It's just over one year since Phil Goff became Mayor of Auckland after a stellar three decades long career in national politics. Tim McCready asked business leaders to rate how Goff is handling the job.
Heather Ash, Partner, Simpson Grierson:
Overall the council is making good progress under Phil Goff's leadership. My sense is he is working well with council officers and has a good structure around him.
In particular, the proposal for a regional fuel tax is a significant step forward, given the restrictions that local authorities face around alternative funding mechanisms.
Funding, or lack of, is the biggest constraint for the council. Mayor Goff understands the importance of investing in infrastructure - transport, water, etc - for unlocking issues like the housing shortage. New solutions will be needed to help pay for this investment.
A stronger relationship with Wellington will help create solutions for these strategic challenges. The dynamic on this front seems, as expected, to be in good shape. The new Government has a positive attitude to working with local government.
A big issue for the mayor, and council generally, is winning hearts and minds in the community. Progressing the big issues for the city, delivering a great service and keeping control of costs and rates is a major challenge.
For local government, managing the entire Auckland region post-amalgamation is challenging because people's expectations on what councils do are very different.
Keeping the focus on the big picture and what's best for the region will mean that local government (the wider Auckland Council group, including the CCOs) does deliver for the city - in particular making the strategic decisions needed to address challenges around growth, transport, infrastructure and housing.
Auckland is a stunning city geographically and has such great potential. It's an exciting time to rise to these challenges as well as plan for the America's Cup and Apec.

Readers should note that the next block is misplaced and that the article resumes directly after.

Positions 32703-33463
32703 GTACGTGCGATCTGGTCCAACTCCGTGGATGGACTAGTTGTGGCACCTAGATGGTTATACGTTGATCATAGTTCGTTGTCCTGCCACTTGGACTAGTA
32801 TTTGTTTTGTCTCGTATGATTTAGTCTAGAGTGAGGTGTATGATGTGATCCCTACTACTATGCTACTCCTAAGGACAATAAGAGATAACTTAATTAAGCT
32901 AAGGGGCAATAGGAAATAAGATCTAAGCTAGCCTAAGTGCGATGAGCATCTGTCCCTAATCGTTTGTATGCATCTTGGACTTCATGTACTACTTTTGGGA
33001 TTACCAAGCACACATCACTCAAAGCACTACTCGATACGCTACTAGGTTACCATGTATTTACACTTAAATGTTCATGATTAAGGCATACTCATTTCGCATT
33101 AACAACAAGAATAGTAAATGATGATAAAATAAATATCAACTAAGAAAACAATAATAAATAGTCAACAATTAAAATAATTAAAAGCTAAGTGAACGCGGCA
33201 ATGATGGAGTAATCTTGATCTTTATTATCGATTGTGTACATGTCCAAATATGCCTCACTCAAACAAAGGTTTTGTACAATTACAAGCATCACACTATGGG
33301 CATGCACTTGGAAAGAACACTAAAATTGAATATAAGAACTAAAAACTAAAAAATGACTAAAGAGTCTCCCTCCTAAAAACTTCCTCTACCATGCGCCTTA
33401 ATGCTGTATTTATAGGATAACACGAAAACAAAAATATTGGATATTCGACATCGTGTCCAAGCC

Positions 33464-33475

Kim Campbell, CEO, EMA: Auckland city is facing major challenges.
By 2036 its population is predicted to rise by almost 750,000. We're already lagging behind in infrastructure investment by billions and that will only be exacerbated with the intensification allowed for under the Unitary Plan.
Furthermore, there continues to be a disconnect between where people live and work, both now and in the future, that will only add to current congestion woes.
Therefore, the mayor's relationship with Wellington has been constructive and he has a functioning council. After all, he has been successful in convincing the new Coalition Government of the need for a regional petrol tax.
While we don't necessarily see the petrol tax as a solution, we do know that transport is a major issue for businesses and residents of Auckland.
Our own research shows that the city loses at least $1.3 billion dollars a year in productivity.
The mayor and council in conjunction with Auckland Transport, the New Zealand Transport Agency and central Government must work in alignment on the how the roading and public transport networks will operate.
We need to address both short-term bottlenecks and long-term congestion issues that the city's growing population will put increasing pressure on.
The funding mix is crucial, and Auckland business and residential ratepayers cannot be expected to pay more, unless they know what the network looks like and are confident it will reduce or manage congestion.
The cross-city tunnel has yet to have a major contract let and the Auckland Transport Alignment Plan (Atap) is still only a laundry list of projects being considered with no clear governance or pathway to completion.
Local body funding is an issue facing every council. In Auckland city's case this is about growth.
The population growth and the growing pressure this puts on the infrastructure, housing, moving around the city and so forth, is a matter the mayor and council are only too aware of, I'm sure. Rates alone will never fund the investment required, and the council is limited in how much money it can borrow.
However, public private partnerships, infrastructure bonds or targeted rates (such as a congestion charge) all have a role to play to overcome investing in some of the significant big-ticket items the city faces. We would like to see these options being given more serious consideration.